Increased sophistication in the services provided by global custodians is waking up the European investment market to the advantages of outsourcing its custody needs. The result is that the European custody market for the large global players has never looked brighter.

Mellon Trust, which picked up around $35bn of custody business in 1997 attributes a large part of its in-creasing business to significant in-roads made in Scandanavia through the company's recent consolidation agreement with Den Danske Bank in Denmark.

Simon Shapland, business development manager for Mellon in Europe, explains: This is certainly part of a consolidation trend being seen around Europe between global custodian banks and strong domestic custody providers. Den Danske decided it needed our global reach, as well as the value added services of on-line reporting and performance measurement it could not provide, so it ap-pointed Mellon as its sole global sub custodian."

Mellon, he says, now benefitted from wide custody access to the whole Nordic market as a result. Furthermore, the company has developed in-formal sub custodian relationships with banks in Spain and Portugal, whilst working closely with Midland Securities Services in the UK.

Significant mandate successes this year include the appointment to provide custody for the UK and related offshore assets of UK-based Rothschild Asset Management, worth around half of Rothschild's $31bn in assets managed worldwide.

Shapland says this award marked another recent trend in the market, particularly prevalent in the UK, to outsource back office administration into the hands of custodians.

Mark Kerns, managing director of international custody at Bank of New York says one of the trends over the last year, due to consolidation in the European banking sector, has been the selling off of banking custodian operations and the subsequent picking up of this business by global operators. He predicts "more to come" in the next year for this kind of sell off.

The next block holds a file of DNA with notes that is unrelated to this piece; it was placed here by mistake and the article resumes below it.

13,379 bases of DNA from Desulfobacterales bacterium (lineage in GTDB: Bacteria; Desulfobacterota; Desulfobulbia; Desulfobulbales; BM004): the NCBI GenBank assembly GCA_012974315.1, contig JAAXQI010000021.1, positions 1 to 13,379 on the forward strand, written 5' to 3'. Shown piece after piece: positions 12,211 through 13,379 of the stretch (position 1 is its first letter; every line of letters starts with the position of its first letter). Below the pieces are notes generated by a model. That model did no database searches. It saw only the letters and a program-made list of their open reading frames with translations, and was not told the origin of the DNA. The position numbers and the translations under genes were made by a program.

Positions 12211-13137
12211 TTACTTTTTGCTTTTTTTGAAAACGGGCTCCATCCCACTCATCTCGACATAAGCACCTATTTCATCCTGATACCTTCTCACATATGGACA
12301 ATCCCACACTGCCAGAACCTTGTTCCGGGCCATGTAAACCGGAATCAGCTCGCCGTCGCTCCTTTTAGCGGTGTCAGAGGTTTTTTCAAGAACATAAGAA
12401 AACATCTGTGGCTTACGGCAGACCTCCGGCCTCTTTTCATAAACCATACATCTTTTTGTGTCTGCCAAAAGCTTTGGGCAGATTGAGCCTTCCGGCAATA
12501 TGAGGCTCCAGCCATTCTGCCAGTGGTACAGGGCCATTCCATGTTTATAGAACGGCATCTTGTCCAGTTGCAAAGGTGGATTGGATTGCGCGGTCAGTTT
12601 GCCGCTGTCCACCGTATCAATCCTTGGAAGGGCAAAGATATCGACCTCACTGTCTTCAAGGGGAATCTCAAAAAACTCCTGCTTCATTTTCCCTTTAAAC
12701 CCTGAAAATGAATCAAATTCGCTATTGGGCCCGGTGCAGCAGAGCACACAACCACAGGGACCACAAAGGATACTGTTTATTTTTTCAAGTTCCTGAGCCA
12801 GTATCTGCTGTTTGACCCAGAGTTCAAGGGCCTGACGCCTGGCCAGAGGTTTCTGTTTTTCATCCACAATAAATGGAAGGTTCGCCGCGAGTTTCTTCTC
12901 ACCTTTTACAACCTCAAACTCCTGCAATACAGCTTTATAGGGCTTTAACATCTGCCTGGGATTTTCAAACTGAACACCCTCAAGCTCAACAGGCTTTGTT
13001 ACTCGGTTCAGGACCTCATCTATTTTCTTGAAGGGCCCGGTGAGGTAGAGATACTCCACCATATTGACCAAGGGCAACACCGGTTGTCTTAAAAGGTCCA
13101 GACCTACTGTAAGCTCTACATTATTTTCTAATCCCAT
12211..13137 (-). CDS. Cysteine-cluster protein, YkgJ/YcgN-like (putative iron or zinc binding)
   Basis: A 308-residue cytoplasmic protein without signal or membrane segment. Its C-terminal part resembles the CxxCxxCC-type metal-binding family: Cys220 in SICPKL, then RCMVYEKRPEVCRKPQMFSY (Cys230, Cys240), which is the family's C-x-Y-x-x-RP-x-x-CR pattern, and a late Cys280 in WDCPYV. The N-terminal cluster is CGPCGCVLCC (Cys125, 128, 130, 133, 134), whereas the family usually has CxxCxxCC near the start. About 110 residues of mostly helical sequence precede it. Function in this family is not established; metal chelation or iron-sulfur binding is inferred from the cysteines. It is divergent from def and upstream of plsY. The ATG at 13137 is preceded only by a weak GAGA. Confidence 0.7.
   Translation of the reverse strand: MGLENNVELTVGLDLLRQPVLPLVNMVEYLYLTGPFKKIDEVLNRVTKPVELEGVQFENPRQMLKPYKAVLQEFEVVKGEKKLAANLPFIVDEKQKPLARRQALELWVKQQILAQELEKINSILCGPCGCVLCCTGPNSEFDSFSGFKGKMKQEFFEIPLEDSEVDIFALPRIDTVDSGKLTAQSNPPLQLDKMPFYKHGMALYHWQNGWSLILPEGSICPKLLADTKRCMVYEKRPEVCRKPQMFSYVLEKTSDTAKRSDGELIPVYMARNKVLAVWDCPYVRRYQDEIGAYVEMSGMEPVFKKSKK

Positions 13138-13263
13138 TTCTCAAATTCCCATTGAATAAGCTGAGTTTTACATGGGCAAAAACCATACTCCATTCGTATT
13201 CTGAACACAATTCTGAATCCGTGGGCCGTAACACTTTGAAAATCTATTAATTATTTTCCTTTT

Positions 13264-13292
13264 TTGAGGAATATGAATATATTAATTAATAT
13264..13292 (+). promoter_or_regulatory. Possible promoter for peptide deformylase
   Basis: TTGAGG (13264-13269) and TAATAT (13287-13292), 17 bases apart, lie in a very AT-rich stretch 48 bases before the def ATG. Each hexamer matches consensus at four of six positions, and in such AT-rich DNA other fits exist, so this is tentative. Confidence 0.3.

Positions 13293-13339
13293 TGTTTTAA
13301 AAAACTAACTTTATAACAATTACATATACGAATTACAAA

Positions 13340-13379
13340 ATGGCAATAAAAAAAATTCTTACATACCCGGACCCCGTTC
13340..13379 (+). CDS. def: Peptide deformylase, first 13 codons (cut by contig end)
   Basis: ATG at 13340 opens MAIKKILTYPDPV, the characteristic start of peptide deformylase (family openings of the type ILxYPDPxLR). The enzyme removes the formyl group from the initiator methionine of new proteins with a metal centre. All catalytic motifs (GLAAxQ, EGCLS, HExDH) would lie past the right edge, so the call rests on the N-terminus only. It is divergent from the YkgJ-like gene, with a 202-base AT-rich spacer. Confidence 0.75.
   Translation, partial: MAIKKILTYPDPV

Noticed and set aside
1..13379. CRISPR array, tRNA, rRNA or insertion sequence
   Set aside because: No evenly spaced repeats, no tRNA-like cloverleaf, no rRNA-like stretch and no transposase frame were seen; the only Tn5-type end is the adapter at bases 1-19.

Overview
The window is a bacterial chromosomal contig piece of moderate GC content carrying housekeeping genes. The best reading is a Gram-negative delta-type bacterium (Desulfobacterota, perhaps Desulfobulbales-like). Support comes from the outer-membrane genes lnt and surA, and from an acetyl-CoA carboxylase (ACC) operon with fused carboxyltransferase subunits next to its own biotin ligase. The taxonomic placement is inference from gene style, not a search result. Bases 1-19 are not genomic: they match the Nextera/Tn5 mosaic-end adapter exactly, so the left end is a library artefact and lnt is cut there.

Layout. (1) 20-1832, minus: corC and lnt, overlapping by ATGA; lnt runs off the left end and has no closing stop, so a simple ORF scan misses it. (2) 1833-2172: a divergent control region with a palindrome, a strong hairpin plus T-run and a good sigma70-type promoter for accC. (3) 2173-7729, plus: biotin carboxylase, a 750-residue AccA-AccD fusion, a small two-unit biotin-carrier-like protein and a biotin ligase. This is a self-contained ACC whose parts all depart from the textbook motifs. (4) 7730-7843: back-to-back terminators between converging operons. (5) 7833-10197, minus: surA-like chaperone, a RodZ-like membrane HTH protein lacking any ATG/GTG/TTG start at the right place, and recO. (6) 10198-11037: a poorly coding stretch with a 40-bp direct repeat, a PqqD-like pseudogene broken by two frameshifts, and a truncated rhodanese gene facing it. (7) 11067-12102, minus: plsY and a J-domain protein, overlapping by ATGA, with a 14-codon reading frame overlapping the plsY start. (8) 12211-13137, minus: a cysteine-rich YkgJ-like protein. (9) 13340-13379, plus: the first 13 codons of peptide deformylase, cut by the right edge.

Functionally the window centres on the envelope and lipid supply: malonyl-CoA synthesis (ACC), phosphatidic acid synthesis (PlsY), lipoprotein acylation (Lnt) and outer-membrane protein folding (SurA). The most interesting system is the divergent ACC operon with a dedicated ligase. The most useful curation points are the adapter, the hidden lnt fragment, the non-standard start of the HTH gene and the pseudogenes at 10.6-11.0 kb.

With increasing demand on a Eur-ope wide basis for more developed portfolio information on factors such as accounting, evaluation and performance measurement, Kerns says the hottest area of custody in the last year though has been in 'compliance monitoring'.

'We have seen good business coming from this kind of monitoring, which tracks the compliance of fund managers to the guidelines set out in the mandates they have won.

This includes factors such as geographical and industrial investment restrictions or credit and duration limits, and is part of an increased focus by trustees on managing risk in portfolios."

Advances in technology such as internet reporting and the introduction of brokerage capabilities are also driving a move by European funds to increasing custody outsourcing, he says.

Penny Biggs, head of sales and marketing at Northern Trust, London, says the company has seen most of its business in the last year coming from the large, sophisticated pension fund industries in Switzerland and Holland. "There has also been development amongst UK and US based multinationals with plans for consolidation in Europe, looking for global custody arrangements," she says.

Biggs believes this will continue to grow due to the increased globalisation of investment alongside the lowering of investment restrictions in around Europe. "More investment managers are needing to consolidate information on issues such as securities lending, as well as taking a more pro-active stance in stream lining administration and shifting it from their back offices to a custodian."

Deutsche Bank's Heiko Lotz, director of strategic business development, says the company has seen 'phenomenal growth" over the last year.

Of the $1.45trn managed by Deutsche, Lotz stresses less than 20% represents in-house assets, with the company's primary clients being institutional investors and mutual funds.

Despite pension funds and insurance companies 'lagging behind" in custodian use, Lotz believes these will provide lucrative future business as they follow trends in asset management such as performance measurement.

Indeed over the last year, he says, the company has captured several notable UK pension fund custody mandates, as well as becoming custodians to a number of German 'Spezialfonds'.

Deutsche has also been particularly strong in the German 'Master' custody product market, a requirement by law for German asset managers to have their fund administration and accounting performed externally. The company picked up 12 new mandates last year, representing more than 50% of new business in the field. Hugh Wheelan"